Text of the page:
This year an old tradition was revived for Whitworth Homecoming: a parade. For many students Oct. 3 was a new experience, but the Homecoming parade was once a yearly tradition among the Whitworth community. The Associated Students of Whitworth University (ASWU) came up with the idea of a Homecoming parade after looking in old yearbooks from Whitworth’s past.
“The goal is to give the whole cam- pus opportunities to be involved,” ASWU executive vice president Chase Weholt said.
The parade included 10 floats decorated by each dorm community and off-campus students. From a pirate ship to a camping scene, the dorms were creative with their decorations.
President Beck Taylor and his wife Julie were also a part of the Homecoming parade. They rode at the back of the parade in a convertible chauffeured by Ballard and McMillan resident director, Matthew Baker.
“It’s a reintroduction of an old tradition,” Taylor said.
Taylor was excited about the addition of the homecoming parade as a way for students to be more involved in the Homecoming festivities, he said.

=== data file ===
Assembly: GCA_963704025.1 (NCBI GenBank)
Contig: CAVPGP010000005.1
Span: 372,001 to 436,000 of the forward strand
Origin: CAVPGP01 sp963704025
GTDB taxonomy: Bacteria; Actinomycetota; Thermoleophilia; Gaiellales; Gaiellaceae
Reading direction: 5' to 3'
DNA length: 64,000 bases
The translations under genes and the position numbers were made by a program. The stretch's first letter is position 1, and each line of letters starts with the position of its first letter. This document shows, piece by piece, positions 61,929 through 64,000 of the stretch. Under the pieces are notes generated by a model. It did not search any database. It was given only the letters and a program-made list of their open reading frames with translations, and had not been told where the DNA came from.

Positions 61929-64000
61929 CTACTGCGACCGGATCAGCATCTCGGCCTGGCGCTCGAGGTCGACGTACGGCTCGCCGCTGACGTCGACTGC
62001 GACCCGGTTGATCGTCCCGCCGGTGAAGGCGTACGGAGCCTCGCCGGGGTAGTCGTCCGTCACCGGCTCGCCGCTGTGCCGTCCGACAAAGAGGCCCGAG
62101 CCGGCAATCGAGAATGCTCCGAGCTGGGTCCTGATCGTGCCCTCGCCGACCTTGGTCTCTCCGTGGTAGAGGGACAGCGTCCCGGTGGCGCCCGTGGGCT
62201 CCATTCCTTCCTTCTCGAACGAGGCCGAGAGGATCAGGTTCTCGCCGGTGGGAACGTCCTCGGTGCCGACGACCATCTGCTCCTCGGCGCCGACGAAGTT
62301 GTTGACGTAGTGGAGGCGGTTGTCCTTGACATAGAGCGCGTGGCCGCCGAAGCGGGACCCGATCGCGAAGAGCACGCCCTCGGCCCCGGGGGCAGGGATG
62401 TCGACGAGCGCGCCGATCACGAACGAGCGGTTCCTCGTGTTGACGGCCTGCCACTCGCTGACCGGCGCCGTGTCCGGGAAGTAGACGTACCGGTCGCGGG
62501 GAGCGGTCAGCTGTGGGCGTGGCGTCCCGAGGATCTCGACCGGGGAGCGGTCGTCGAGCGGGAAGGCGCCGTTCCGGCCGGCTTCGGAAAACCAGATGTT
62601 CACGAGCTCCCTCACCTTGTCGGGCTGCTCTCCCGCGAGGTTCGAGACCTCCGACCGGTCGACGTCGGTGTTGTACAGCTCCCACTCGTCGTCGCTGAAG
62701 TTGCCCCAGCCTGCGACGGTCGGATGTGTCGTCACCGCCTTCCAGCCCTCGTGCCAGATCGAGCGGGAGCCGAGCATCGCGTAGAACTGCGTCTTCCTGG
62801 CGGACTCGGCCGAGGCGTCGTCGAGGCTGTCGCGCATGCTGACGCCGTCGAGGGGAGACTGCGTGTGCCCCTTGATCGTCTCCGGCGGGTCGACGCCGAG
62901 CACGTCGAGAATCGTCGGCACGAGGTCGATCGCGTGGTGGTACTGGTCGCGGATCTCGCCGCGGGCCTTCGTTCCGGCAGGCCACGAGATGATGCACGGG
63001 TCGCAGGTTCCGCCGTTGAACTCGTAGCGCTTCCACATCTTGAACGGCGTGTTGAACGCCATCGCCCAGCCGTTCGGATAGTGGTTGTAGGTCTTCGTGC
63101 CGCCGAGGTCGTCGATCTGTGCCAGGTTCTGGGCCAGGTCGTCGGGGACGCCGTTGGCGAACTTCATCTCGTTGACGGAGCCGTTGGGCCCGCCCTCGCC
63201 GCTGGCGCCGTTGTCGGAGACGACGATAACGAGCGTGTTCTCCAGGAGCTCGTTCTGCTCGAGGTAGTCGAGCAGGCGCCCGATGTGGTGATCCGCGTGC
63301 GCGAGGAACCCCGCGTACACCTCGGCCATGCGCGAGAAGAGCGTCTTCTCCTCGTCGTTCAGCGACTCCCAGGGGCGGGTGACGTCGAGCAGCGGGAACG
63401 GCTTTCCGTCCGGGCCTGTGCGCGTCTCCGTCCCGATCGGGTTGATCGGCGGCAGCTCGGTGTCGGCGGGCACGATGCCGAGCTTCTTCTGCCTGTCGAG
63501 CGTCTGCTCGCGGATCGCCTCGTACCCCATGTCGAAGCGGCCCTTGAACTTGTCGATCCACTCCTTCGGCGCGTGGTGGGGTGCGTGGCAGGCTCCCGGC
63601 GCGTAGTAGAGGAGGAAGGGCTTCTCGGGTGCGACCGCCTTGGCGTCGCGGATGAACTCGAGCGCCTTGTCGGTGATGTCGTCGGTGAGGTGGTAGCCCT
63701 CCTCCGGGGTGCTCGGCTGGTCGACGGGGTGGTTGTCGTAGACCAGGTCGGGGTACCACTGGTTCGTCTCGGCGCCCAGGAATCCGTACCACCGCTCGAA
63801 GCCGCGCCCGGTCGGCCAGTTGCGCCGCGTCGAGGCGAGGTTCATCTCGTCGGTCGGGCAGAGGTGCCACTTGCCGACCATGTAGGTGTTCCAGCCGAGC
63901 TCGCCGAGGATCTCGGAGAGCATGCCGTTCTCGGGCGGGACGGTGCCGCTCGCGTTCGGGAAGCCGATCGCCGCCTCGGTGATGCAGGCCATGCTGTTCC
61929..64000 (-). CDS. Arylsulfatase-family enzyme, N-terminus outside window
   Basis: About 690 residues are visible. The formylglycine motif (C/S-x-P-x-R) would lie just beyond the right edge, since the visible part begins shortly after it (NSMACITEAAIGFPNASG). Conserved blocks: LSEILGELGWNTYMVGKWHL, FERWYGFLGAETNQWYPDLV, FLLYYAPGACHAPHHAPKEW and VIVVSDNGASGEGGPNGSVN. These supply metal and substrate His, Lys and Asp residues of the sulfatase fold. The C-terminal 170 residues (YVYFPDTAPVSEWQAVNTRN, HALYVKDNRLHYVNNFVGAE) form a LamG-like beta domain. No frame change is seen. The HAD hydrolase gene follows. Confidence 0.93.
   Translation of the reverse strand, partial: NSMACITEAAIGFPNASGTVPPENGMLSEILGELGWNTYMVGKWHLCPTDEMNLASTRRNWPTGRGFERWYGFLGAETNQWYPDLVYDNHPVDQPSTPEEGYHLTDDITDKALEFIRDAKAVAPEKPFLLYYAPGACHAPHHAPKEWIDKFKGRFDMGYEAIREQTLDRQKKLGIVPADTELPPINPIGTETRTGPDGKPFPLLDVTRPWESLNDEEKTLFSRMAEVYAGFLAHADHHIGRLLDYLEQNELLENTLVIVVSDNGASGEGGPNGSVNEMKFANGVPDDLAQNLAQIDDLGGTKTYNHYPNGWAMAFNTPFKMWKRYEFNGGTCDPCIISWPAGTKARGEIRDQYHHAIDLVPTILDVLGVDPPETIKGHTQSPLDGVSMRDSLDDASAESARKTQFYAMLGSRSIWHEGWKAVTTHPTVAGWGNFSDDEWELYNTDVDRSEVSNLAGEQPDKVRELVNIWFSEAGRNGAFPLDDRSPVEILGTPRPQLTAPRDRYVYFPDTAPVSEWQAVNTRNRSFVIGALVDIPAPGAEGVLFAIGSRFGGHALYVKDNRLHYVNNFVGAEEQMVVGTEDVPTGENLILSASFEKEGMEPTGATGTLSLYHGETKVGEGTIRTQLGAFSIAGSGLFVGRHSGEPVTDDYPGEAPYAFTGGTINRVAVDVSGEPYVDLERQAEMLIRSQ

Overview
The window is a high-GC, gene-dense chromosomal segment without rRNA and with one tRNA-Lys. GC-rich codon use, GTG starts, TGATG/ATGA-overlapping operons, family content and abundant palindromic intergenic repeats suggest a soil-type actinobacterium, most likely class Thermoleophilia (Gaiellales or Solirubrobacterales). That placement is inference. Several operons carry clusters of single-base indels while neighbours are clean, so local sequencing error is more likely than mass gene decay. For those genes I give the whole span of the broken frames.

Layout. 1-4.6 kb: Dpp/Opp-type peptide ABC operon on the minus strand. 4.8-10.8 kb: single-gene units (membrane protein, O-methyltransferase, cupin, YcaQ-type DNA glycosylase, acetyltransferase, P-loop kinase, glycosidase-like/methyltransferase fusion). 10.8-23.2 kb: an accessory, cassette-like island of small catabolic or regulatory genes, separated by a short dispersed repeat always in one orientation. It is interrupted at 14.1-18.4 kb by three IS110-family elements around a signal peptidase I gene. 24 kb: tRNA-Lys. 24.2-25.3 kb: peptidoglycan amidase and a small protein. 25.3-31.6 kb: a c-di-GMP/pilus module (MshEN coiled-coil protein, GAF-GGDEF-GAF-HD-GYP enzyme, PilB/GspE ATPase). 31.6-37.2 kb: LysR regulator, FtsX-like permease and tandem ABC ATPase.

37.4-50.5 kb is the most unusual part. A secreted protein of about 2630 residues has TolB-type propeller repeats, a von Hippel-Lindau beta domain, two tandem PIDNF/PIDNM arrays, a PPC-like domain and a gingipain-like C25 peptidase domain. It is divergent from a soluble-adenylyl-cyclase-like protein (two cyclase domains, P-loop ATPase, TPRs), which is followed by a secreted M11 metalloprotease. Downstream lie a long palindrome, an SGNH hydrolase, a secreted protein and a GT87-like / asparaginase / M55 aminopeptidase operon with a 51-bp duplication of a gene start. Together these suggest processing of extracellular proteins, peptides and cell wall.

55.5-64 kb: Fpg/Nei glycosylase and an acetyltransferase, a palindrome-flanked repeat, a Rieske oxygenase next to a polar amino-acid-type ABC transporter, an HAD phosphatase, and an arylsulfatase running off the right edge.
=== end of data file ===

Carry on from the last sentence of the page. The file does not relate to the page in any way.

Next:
“It’s great to see alumni and current students,” Taylor said.
Some alumni were on campus for Homecoming after being away from Whitworth for decades.
“We love seeing old friends,” said Beth Wentworth-Strickland, class of 1985. The parade was a great way to welcome Whitworth alums back to campus.
“This was a really cool idea,” senior Cass Busch said. “It’s cool to see different people take on decorating their float.”
Students and alumni voted for their favorite float after the parade, which proceeded along the loop road and ended in front of the Hixson Union Building. Each person put a voting slip in the box of their favorite float to vote for the best one. Junior Bailey Vallee helped hand out slips.
“This creates a cool activity for alumni and students to be a part of,” Vallee said. “There is a sense of camaraderie.”
The vote resulted in BMac’s pirate ship taking home the win as the crowd favorite float.
The parade took the place of a Homecoming dance which had been put on for several years. Instead of the dance this year, the committee decided to create an activity that any student could be a part of.
“Not everyone wants to go to a dance,” Weholt said.
The parade allowed students to celebrate Homecoming creatively and inclusively, Weholt said.
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